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Using the fact that \(\sin (A + B) = \sin A \cos B + \cos A \sin B\) and the differentiation, obtain the sum formula for cosines.

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  • $\cos (A + B) = \cos A \cos B - \sin A \sin B$
Step 1:
$\sin (A + B) = \sin A \cos B + \cos A \sin B$------(1)
Consider A and B as functions of $t$ and differentiating both sides of (1) with respect to $t$ we have
$\cos(A+B)\big(\large\frac{dA}{dt}+\frac{dB}{dt}\big)=$$\begin{bmatrix}\sin A(-\sin B)\large\frac{dB}{dt}+\normalsize\cos B\cos A\large\frac{dA}{dt}\end{bmatrix}$+$\begin{bmatrix}\cos A\cos B\large\frac{dB}{dt}\normalsize+\sin B(-\sin A)\large\frac{dA}{dt}\end{bmatrix}$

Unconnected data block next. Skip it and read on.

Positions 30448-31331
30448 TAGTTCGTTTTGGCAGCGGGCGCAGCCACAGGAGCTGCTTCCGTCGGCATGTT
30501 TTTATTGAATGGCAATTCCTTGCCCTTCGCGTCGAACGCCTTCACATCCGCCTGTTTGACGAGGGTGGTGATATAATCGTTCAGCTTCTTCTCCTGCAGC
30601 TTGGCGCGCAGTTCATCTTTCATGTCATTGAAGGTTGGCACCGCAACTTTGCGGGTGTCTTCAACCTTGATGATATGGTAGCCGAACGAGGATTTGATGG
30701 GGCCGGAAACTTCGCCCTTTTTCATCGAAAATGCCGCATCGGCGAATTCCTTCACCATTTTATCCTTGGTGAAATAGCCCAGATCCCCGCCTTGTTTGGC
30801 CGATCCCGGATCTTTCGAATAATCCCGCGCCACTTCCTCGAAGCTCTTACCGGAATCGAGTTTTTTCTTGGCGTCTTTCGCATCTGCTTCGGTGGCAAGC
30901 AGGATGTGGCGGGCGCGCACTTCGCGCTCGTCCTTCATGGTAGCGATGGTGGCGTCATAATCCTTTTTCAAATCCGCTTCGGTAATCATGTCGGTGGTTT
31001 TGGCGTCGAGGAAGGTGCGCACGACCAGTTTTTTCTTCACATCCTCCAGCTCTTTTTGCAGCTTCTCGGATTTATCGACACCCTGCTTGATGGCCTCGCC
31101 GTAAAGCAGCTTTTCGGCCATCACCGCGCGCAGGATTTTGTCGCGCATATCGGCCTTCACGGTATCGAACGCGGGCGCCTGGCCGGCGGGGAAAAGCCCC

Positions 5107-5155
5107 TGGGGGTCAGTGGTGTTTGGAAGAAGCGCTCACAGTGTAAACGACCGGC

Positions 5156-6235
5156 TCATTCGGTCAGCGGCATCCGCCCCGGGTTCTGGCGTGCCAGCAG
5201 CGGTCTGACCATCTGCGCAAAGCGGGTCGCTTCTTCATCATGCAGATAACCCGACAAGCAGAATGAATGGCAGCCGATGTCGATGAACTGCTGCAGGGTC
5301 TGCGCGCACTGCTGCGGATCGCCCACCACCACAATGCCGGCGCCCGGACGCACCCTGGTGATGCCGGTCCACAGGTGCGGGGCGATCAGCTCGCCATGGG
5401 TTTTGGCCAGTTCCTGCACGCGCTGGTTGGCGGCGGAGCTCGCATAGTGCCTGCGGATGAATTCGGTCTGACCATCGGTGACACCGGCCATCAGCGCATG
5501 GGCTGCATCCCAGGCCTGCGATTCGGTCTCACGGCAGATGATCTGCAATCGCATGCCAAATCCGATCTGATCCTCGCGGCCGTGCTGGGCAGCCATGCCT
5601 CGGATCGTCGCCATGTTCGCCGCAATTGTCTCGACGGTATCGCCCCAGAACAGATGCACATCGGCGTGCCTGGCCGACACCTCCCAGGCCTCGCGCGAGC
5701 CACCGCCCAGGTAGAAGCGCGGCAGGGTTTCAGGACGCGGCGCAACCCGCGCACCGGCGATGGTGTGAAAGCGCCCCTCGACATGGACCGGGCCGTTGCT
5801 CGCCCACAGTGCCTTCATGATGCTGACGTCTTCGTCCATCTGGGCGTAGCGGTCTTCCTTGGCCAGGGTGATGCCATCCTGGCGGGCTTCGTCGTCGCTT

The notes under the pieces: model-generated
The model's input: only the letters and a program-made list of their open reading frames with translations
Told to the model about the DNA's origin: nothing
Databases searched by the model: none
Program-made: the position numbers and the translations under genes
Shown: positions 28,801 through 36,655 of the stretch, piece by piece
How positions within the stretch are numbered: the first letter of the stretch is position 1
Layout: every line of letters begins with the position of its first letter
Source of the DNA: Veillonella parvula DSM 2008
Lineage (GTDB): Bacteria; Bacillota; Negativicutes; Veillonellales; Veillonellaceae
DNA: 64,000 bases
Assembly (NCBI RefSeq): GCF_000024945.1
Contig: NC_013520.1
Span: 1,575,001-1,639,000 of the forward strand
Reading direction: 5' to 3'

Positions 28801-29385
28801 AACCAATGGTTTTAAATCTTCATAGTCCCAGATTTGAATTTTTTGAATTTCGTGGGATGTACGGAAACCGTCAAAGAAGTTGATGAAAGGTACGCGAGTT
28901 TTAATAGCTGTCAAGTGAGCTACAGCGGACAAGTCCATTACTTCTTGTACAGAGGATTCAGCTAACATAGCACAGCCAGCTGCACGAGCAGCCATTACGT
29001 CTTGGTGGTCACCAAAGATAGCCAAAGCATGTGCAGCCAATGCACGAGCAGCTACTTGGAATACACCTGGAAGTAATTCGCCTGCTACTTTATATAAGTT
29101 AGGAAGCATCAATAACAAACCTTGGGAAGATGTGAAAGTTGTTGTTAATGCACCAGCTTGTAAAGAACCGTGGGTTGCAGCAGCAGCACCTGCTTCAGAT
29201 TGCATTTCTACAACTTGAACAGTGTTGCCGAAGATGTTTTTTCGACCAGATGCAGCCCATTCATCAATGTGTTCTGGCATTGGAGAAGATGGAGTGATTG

$\Rightarrow \cos(A+B)\big(\large\frac{dA}{dt}+\frac{dB}{dt}\big)$
Step 2:
We know that $\cos (A + B) = \cos A \cos B - \sin A \sin B$
$\Rightarrow (\cos A \cos B - \sin A \sin B)\big(\large\frac{dA}{dt}+\frac{dB}{dt}\big)$
$\Rightarrow \cos(A+B)\big(\large\frac{dA}{dt}+\frac{dB}{dt}\big)$=$(\cos A \cos B - \sin A \sin B)\big(\large\frac{dA}{dt}+\frac{dB}{dt}\big)$
$\Rightarrow\cos (A + B) = \cos A \cos B - \sin A \sin B$
answered May 15, 2013 by sreemathi.v
 

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